Also, from CNet, “Webcasters, RIAA Propose New Royalties” – supposedly, this mostly applies to large webcasters…. I’ve completely lost track of what’s happening with small webcasters since November. Anyone want to point me to the latest details? Was there some final agreement?
[Updated: 11:41 PM]
Quick analysis of some of the changes:
1. It does improve the bit about concealing the destination and origin of a communication. The problem is, it still relies on the notion of consent and authorization, which might have some exceptions. But, since that part is mainly premised on notions of consent v. theft, it’s not so scary.
2. All the problems still exist as far as replicating (and going beyond) DMCA 1201. They added this part about multipurpose devices being ok, but that only applies to communications devices. Even if it did apply to access devices, it wouldn’t matter because of the way it’s phrased. It still criminalizes devices that are made for the purpose of violating (a)(3). Look, DeCSS has one “primary purpose”: circumventing CSS. All other purposes are subordinate to that. So, just because DeCSS can be used for a number of legitimate purposes still doesn’t make it a legal “multipurpose device.”
The multipurpose device part could still relate to circumvention and digital media, though. The definition of “communication service” is broad enough to cover movies/music/et al transmissions of almost all kinds, and “communications device” could cover DRM, because the DRM is important to decryption. Still, as noted above, if DeCSS is a communications device, it still is not a multipurpose one.
Update: I now retract what I said about the “concealing a communication” bit being less scary. Given that “communications service provider” and “communications device” remain vague, it’s still pretty dangerous. Again, part of the dangers come from the fact that you need the express consent and authorization for the action you’re concealing. The definitions themselves still need to be narrowed. (Can they be? We’re dealing with incredibly general purpose technologies.)
(I cannot believe this paper was wrapped in DRM. Try quoting from it – I can’t use the text tool; can you?)
Unfortunately, this paper is pretty flawed. It’s a good try, but it’s an implausible and unworkable solution, imo.
His policy solution is this: 1) Like gun dealers, all circumvention technology dealers will have to be licensed by the government and will have to keep records of who they’ve sold their products to. 2) You’re not allowed to distribute circumvention software over the Internet; you’re only allowed to distribute serial-numbered/fingerprinted hardware in a face-to-face transaction. 3) Just like we prohibit certain criminals from buying guns, we should ban sales of circumvention technologies for people likely to abuse them. Because young people are most likely to not understand copyright law, use college networks, and are more prone to piracy, we should restrict circumvention to those over 21.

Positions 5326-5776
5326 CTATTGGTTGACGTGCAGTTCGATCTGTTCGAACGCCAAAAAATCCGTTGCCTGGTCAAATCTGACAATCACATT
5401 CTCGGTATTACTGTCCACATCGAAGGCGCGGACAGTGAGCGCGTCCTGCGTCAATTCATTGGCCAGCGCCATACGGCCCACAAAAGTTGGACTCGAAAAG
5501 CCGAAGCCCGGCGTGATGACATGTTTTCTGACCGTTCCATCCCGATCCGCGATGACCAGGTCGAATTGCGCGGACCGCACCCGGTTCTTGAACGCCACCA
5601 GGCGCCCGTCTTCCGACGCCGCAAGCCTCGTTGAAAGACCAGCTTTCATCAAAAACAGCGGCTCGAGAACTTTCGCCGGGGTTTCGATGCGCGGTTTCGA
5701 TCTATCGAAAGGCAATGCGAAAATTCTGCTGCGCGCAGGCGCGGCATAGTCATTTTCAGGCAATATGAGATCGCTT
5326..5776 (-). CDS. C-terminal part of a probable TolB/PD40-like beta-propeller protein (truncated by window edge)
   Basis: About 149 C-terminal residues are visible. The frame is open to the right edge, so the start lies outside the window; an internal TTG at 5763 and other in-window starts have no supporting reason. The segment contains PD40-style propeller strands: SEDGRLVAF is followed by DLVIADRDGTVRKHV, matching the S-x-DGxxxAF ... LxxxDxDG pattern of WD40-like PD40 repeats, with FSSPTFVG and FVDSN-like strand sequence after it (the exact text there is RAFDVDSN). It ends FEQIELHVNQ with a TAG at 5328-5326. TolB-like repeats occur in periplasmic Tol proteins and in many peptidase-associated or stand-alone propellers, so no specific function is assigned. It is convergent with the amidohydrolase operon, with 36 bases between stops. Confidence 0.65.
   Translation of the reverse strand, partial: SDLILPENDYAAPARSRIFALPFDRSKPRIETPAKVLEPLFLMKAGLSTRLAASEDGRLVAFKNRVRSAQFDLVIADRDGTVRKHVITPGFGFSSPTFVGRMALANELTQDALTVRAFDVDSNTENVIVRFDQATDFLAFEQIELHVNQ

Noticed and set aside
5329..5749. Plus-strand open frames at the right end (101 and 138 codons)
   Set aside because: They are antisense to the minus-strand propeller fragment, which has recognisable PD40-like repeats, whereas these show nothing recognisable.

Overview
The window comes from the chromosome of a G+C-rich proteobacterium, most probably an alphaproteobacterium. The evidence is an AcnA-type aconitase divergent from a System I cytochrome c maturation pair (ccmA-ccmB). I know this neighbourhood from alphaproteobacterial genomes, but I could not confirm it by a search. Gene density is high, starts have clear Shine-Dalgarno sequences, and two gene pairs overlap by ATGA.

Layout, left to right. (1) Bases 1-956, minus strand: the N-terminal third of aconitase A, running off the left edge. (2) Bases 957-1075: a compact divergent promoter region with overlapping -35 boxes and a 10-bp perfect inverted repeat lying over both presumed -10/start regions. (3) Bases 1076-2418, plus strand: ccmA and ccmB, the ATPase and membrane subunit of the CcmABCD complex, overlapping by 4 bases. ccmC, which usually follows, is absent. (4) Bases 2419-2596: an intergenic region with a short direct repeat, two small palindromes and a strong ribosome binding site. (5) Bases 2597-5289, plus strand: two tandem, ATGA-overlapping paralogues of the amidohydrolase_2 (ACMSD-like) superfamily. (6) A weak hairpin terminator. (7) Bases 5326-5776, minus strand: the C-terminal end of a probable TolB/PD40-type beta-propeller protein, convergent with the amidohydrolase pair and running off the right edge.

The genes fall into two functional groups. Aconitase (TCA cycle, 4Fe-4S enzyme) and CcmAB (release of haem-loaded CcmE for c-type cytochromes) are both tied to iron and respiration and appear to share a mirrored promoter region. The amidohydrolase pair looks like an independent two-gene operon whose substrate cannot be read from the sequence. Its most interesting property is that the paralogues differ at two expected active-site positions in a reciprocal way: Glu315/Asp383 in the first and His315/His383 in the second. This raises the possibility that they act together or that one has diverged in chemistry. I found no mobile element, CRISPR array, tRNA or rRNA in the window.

The author only considers drawbacks from the perspective of copyright holders.
Here’s the main problem: The whole idea behind updating copyright law for the digital age is the premise that it actually is a digital age. That means digital media is going to be packaged and transferred in digital forms; computers and the Internet are going to play a huge role in the distribution and use of copyrighted works. It’s also an age where many more people are involved in creating the technologies involved in digital media. So, if you’re saying that people should have to buy circumvention technology in a face to face transaction and not download it, you’re updating the laws using an old framework. You’re not seeing that the use of technology and copyrighted works has fundamentally shifted. By designing this proposal by the old rules, the author makes this proposal hardly plausible.
Moreover, this proposal won’t eliminate the chilling effect on technology creators. It creates a huge barrier-to-entry that is insurmountable for most hobbyists programmers. While hobbyists are crucial in software and technology innovation , I doubt the same is true for guns. Furthermore, creating hardware circumvention is much more expensive and laborious than creating software. Most current circumvention occurs through software, and I doubt that will change.
Also, the prohibitions on youth use unduly harm people who have done absolutely nothing wrong. I don’t get why the age is 21 and not 18, and, I don’t find his reasoning for the prohibitions compelling. First, most people don’t understand copyright, not just youth. In fact, youth might understand it better than most people because they’ve grown up in a post-Napster world. Second, as broadband becomes more available, his second reason becomes less justifiable. Third, I doubt most youth download music because they don’t have enough money – they do it for convenience. All in all, I think that targeting everyone under 21 is far too sweeping.
In general, this proposal is hardly an improvement over the DMCA. Sure, we get legal circumvention tools. But who’s actually going to create them? And who’s going to bother using the proper channels to get them? This proposal creates a legal market for circumvention tools that is too far removed from what people are used to; it’s simply not realistic.